2017Weaving Pages: 2017

Monday, 3 July 2017

"Children are just children where ever they come from." - Kate Milner on My Name is Not Refugee

What was your main motivation to create a book about the refugee crisis? 
        At the end of 2015 I was so incensed by the tabloid view that the refugees coming across Europe from Syria were an invading army of zombies out to destroy us and our way of life. I asked myself if there was anything I could do to challenge this.“My Name Is Not Refugee”, was my answer. 

How did you start as an illustrator?
        I was one of those kids who never got the message that they were supposed to stop drawing once they got to senior school. I just kept going. I have done print making, pub signs painting, graphic design and editorial illustration but after raising my own children I returned to study on the superb MA in children's book illustration at Anglia Ruskin. “My Name Is Not Refugee” was basically conceived in the last few weeks of the course. 

As the book says, you very deservingly won the V&A Student Illustration Award. What process did you go through in deciding which illustrations best portrayed the story you wanted to tell?
        There really was no process. I worked out the idea for the book while driving home from Cambridge one night at the very end of November 2015.  I begged my husband to stop me working on it, I’d been chopping and changing from one project to another for months and to start another book just 12 days before the end of the course was monumentally stupid. I simply didn’t have the time. My husband didn’t put up much of a fight. I drew the three images which are, for me, the centre of the book; a boy faced with food he doesn’t recognise, a boy surrounded by language he doesn’t understand and a boy sleeping on a train station then I sent them off to the V&A in passing while working frantically on a  project I had no hope of finishing by the deadline. Obviously I am very pleased I did but there was very little calculation involved.  

What kind of response have you had so far to your book?

        Wonderful. I remember showing it to one of my tutors, (after the deadline), and realising that she was moved by it. I had found the right words and pictures to get my message across. The book insists that the little boy at it’s centre is a just a child like any other child and what ever the mayhem going on around him he is not to blame.

What actions do you think readers can take to help those who find themselves having to flee their homes like in your book?

        Ask yourself what you would want from people around you if your life had been totally disrupted through no fault of your own and you had landed in a new country where everything was strange. Nothing difficult or expensive I imagine; a smile at the school gate perhaps, or an invitation for your kid to join the football game.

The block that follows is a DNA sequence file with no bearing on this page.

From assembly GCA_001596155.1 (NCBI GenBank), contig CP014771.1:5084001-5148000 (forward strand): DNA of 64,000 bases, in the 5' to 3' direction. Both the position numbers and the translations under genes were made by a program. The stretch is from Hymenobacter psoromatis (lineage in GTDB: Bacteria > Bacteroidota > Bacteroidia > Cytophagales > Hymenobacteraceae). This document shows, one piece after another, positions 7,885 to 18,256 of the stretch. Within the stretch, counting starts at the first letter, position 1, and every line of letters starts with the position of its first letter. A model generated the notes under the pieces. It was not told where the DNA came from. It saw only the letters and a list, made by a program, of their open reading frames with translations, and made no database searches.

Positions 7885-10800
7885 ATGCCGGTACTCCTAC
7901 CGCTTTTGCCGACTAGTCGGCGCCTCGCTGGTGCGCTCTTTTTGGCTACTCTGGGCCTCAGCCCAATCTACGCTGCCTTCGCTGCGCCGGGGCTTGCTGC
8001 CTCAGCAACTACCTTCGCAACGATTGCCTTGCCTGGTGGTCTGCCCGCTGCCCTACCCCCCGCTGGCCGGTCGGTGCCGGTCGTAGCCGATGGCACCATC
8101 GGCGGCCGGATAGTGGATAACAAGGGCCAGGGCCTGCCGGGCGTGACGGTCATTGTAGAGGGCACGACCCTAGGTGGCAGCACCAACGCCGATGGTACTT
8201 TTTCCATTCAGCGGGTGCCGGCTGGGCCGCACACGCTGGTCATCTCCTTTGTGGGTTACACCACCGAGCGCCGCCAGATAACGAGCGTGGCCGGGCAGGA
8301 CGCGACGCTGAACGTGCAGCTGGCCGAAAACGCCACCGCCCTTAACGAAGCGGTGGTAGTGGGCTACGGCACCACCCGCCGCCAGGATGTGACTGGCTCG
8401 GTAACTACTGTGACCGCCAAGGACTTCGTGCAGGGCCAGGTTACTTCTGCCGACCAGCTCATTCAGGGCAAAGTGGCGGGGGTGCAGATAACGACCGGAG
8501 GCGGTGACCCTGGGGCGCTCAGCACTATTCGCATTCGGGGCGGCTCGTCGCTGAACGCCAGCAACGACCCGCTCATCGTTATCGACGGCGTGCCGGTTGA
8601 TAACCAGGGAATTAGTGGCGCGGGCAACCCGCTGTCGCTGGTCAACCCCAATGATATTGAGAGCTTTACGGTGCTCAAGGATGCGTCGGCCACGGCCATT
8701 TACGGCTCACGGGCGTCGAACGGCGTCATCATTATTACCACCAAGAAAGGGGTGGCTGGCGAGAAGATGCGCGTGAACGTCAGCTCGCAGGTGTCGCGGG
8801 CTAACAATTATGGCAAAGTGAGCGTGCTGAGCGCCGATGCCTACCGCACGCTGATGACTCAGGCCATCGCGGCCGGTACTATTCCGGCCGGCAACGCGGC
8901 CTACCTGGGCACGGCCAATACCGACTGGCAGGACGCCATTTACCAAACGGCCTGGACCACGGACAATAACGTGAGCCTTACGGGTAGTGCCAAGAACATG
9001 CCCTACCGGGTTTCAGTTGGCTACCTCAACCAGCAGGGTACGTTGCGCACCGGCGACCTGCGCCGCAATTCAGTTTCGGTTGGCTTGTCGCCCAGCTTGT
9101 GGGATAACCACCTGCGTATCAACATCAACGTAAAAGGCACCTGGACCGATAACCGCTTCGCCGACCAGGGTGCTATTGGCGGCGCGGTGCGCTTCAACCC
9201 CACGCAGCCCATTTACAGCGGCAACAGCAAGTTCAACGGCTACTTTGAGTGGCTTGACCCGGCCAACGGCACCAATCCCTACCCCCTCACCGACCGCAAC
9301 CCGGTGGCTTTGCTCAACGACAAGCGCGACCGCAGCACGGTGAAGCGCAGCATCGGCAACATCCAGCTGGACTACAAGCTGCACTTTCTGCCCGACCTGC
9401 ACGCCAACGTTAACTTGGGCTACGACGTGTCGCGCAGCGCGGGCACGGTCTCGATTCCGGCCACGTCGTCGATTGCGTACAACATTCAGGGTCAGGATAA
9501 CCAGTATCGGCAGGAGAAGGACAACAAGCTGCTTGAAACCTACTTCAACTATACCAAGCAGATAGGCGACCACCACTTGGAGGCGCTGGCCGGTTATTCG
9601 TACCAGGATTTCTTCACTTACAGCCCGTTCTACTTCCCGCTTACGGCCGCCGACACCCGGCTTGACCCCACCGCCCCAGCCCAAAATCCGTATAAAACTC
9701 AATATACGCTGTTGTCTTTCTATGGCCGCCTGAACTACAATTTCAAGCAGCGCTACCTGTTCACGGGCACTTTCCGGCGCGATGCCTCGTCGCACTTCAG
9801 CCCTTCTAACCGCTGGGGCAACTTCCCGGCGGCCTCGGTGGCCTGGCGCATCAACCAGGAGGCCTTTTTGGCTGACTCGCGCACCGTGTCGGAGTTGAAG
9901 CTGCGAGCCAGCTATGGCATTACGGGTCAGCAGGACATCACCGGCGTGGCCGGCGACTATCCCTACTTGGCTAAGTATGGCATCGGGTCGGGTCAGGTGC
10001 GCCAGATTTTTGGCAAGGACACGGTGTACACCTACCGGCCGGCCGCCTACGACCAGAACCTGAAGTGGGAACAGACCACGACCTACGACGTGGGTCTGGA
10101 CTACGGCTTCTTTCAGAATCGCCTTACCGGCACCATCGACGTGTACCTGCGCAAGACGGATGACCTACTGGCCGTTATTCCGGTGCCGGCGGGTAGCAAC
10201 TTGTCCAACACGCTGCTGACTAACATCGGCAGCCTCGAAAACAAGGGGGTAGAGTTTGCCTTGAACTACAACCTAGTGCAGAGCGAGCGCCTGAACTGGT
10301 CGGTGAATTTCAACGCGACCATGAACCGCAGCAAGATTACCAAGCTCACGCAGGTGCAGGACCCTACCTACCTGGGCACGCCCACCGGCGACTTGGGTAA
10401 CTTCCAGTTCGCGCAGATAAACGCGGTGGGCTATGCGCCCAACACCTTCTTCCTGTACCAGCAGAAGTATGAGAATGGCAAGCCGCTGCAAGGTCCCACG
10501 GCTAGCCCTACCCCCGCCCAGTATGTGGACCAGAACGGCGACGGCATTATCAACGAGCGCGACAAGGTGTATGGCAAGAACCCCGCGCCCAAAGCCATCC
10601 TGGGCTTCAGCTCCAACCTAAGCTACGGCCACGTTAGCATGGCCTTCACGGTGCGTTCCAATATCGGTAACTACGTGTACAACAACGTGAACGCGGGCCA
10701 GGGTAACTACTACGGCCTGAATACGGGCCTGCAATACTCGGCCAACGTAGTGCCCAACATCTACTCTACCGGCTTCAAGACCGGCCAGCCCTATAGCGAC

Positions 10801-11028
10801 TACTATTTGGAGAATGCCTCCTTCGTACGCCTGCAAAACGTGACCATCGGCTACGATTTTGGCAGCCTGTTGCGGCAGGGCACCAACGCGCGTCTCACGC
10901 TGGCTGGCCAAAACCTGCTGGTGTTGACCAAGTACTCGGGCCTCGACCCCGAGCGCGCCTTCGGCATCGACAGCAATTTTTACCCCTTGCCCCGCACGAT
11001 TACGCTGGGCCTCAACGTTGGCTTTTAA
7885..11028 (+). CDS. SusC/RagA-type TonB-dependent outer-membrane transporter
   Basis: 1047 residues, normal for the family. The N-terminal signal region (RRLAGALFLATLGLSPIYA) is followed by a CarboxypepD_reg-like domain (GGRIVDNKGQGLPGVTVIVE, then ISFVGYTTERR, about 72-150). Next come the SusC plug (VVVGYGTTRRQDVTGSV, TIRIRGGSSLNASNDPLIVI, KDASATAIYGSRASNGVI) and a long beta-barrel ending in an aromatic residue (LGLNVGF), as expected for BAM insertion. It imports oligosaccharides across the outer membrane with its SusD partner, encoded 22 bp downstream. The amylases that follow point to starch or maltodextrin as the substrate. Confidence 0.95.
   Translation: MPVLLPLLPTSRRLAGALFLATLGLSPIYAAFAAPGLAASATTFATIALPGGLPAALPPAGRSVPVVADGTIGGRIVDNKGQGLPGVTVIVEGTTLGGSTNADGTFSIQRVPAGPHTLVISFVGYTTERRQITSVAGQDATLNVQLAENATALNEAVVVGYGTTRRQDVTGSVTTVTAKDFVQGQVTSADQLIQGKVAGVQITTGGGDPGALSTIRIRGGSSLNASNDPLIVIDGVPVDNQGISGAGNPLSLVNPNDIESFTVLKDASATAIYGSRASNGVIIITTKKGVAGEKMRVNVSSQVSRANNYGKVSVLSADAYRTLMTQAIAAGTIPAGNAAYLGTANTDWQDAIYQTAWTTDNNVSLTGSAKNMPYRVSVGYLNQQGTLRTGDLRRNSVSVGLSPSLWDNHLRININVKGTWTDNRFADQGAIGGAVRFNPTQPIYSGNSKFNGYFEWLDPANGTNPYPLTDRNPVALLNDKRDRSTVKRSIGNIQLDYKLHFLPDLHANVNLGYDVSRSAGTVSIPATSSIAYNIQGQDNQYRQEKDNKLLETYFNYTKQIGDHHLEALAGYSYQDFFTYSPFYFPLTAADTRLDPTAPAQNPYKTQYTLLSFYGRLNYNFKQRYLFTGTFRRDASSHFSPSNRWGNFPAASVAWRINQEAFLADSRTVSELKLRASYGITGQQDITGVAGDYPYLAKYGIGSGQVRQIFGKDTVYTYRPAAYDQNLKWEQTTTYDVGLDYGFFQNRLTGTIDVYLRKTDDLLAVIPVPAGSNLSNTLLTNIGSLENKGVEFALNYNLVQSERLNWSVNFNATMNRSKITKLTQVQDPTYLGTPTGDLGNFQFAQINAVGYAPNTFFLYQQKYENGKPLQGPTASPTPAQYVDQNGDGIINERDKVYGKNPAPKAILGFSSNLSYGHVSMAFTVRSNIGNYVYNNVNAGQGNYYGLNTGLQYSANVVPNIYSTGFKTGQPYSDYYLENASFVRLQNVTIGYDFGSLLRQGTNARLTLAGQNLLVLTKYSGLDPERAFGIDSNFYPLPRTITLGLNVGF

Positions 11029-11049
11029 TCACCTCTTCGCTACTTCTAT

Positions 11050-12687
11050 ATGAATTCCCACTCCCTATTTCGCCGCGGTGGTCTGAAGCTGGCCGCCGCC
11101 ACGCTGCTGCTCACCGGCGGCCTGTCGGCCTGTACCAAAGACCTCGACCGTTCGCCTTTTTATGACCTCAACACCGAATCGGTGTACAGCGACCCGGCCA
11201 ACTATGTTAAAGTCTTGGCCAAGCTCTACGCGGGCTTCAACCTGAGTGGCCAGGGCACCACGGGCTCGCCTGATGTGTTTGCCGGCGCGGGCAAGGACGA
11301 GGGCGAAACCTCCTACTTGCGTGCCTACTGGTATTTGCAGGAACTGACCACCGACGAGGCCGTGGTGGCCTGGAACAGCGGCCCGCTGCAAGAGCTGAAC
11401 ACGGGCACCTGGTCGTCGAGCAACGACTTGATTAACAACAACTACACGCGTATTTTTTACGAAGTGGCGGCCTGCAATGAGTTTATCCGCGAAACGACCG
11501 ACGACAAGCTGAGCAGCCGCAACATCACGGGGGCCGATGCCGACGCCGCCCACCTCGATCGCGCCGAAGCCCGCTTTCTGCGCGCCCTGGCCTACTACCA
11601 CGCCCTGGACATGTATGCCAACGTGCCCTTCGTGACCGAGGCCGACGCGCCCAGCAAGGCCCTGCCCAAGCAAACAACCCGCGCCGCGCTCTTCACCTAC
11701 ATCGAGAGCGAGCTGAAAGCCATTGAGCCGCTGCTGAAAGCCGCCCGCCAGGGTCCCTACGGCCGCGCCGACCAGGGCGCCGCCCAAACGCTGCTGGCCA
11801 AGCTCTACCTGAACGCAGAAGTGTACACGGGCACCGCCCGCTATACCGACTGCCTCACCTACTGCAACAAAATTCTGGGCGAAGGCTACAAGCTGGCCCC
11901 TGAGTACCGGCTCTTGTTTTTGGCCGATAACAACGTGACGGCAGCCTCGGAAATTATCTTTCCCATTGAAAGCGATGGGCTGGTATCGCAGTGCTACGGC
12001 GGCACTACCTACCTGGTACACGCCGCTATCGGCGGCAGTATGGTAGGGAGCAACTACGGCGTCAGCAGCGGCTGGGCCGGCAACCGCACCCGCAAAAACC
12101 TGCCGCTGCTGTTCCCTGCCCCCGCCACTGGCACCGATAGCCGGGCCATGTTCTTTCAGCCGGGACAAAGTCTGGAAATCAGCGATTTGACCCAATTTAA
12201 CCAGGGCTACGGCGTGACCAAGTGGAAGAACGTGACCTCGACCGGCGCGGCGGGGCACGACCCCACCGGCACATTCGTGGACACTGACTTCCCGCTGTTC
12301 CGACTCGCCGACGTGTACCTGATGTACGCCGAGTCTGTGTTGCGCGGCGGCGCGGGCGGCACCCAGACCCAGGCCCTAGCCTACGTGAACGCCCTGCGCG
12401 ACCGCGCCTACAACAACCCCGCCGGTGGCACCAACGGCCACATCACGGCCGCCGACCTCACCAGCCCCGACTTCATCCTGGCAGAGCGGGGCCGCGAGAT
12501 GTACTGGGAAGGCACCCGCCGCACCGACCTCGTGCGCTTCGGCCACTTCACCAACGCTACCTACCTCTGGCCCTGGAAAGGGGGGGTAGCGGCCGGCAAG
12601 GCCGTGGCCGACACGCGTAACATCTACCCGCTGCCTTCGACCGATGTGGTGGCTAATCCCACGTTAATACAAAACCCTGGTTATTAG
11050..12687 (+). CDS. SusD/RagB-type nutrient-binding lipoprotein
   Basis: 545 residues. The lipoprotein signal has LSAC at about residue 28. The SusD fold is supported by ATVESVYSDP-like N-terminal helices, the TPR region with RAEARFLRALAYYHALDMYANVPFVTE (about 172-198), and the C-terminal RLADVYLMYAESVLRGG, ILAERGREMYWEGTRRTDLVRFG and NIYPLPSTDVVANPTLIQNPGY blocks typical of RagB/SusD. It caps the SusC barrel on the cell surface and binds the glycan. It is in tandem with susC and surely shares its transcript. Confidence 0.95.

How do you want your readers to feel after reading your book? Is there a certain message you hope stays with them?
        Children are just children where ever they come from. It shouldn’t need saying but in this new age of right wing nationalism where we seem to want to lock ourselves up behind high walls and divide the population of the world into us and them, it is worth repeating. 

Kate Milner is the author of the new picture book My Name is Not Refugee. Published by Barrington Stoke, it is a wonderfully moving tale depicting the very real trials and obstacles faced by a young boy and his mother as they leave their home country. To find out more about Kate and her book, take a look at her website at katemilner.com.

Wednesday, 17 May 2017


Sophie scholl bust
Bust of Sophie Scholl, placed in Walhalla in 2003. Sculptor: Wolfgang Eckert” by RyanHulin is licensed under CC BY-SA 3.0

The twelve long years that encompassed 1933 to 1945 mark one of the most oppressive and violative period of human rights, as the rise of National Socialism led to the deaths of approximately 11 million upon the twisted justification of manufacturing an elite race. Thus the story of Hitler’s attempted conception of an 1000 year reich is forever a chilling reminder of how we, as humans, can freely adopt a cycle of hate and obsession into our lives as Germany and the rest of the world failed to foresee the momentum such contempt would gain.
These were times which revealed the worst of humanity, where a pulsing stillness invaded the streets in solace with the suffocating fear of millions. Nonetheless, these were times when the best of humanity also flourished, bringing with it an inarguably potent strength that rooted itself in the fragile scraps of hope that were left; a promise that entire world was not yet poisoned.